Based on the fact that NASA looks to sending astronauts to Mars in the next few years, the space agency will be holding a four-day conference at the Lunar and Planetary Institute in Houston from October 27 to October 30, and this meeting is tagged Landing Site/Exploration Zone Workshop for Human Missions to the Surface of Mars.
The overall objective of the meeting is to figure out where astronauts would touch down and operate from when they land on the Martian surface in the 2020s, and this is the first workshop that the space agency would hold to discuss landing sites for its first manned Mars mission.
Expert researchers are already thinking that a 62-mile-wide or 100 kilometers exploration zone would work for astronauts to land on and work from, giving them a good place for start exploring for resources like subsurface water ice amongst other things.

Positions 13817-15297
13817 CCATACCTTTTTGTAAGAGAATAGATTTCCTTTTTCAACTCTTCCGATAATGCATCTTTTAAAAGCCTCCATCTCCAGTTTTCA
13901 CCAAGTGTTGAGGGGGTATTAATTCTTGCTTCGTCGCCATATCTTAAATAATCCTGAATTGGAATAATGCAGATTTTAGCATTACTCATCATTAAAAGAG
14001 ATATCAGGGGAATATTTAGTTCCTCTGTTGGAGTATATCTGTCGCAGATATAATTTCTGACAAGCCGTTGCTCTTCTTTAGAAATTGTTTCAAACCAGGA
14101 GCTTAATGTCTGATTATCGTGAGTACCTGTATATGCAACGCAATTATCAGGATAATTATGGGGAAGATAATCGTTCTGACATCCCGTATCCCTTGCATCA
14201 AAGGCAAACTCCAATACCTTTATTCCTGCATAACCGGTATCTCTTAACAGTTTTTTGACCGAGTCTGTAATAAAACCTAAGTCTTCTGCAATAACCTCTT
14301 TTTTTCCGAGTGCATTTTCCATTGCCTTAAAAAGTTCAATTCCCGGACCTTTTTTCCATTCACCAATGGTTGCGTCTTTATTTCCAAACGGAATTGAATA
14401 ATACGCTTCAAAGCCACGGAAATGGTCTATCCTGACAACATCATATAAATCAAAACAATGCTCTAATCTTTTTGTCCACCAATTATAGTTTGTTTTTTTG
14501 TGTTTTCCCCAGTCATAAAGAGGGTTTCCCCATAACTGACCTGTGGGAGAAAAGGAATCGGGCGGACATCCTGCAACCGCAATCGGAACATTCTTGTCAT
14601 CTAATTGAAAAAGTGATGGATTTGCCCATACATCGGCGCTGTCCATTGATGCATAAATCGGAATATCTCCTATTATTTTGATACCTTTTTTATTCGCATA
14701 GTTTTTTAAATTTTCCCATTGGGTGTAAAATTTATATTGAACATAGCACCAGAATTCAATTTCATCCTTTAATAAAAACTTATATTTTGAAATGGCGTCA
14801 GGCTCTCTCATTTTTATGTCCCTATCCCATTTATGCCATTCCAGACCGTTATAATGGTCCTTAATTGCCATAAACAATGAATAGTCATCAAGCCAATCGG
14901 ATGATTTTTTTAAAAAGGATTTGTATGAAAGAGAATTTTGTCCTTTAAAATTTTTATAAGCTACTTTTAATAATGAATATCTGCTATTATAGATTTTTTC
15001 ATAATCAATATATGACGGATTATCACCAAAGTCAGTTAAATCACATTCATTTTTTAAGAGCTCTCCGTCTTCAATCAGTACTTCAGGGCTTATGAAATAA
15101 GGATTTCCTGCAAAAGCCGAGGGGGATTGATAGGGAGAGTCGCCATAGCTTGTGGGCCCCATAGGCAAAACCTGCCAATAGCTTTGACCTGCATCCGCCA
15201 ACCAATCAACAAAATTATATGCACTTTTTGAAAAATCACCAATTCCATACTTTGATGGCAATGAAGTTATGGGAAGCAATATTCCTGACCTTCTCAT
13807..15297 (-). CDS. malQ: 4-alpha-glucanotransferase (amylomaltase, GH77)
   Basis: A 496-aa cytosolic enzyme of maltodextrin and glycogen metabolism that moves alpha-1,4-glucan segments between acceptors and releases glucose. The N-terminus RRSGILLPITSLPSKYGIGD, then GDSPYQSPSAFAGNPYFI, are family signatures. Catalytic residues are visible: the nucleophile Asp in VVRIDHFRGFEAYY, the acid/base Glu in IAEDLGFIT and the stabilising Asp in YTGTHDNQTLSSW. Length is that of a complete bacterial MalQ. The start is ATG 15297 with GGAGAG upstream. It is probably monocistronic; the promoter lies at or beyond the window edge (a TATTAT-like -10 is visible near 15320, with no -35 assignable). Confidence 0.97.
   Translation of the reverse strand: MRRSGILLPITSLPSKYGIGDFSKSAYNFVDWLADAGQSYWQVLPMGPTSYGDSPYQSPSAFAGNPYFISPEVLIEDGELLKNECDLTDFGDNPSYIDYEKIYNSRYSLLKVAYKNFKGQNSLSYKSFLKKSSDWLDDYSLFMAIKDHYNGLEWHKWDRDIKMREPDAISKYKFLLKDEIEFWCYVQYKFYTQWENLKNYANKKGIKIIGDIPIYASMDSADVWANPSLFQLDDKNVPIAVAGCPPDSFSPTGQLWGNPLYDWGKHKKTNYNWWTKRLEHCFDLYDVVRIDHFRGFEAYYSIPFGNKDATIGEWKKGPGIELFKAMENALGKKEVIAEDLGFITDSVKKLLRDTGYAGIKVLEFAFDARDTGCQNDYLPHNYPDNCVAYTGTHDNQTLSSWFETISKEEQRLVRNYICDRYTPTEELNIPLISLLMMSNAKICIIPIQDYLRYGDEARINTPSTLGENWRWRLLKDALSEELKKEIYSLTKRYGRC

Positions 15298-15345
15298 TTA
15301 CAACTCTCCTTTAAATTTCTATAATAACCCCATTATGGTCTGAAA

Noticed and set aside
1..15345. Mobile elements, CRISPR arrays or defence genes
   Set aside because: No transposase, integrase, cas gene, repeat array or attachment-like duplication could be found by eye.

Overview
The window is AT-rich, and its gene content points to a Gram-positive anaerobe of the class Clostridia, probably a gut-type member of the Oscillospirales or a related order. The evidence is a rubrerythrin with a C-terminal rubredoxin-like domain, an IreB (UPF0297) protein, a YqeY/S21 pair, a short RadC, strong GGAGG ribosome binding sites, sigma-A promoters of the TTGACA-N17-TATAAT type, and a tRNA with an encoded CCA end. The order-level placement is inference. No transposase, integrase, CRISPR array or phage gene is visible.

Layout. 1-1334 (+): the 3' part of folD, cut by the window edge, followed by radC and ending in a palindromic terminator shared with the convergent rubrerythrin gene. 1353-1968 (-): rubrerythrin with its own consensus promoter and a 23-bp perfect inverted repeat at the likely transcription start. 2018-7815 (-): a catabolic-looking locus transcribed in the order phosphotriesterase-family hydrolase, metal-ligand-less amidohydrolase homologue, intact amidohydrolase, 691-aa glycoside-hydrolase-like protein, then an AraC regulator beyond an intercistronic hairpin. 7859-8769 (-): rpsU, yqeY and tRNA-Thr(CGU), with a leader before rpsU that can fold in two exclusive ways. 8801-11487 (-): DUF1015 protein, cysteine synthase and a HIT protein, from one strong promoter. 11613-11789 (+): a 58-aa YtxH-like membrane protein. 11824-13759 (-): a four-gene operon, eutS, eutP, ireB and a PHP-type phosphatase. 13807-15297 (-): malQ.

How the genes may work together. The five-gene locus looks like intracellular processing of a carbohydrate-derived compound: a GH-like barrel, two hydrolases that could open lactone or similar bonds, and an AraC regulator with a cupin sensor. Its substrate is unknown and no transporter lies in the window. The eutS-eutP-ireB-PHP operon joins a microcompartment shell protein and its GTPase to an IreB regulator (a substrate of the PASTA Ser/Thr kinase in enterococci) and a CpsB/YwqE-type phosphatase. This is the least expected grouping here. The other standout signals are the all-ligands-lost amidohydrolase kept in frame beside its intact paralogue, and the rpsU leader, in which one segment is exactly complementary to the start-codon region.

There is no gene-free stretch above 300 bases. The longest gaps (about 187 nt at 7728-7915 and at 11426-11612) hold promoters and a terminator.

According to Jim Green, head of NASA’s Planetary Science Division, the workshop will generate a lot of debate when it kicks off in October, and that the discussions would center on what scientists need to put in place for a workable station and how to operate the workstation.
NASA in the coming years will be using the Mars Odyssey spacecraft and the Mars Reconnaissance Orbiter (MRO) to explore zones to cover on Mars – and then, the two specialized spacecraft started orbiting Mars in 2001 and 2006 respectively.
Green noted that the two orbiters might pack up anything, and this underscores the need to start preparations in earnest for the site selection to be used as workstation over there on red planet. “Humans are going to need high-resolution over their whole exploration zone,” Green said, “Therefore we need to know where they’re going. It’s really that simple.”
Scientists also think the workshop is necessary because it will open up data on the potential zones for mineralogy on Mars, allowing researchers to know where natural resources might be located and what they might actually be on Mars.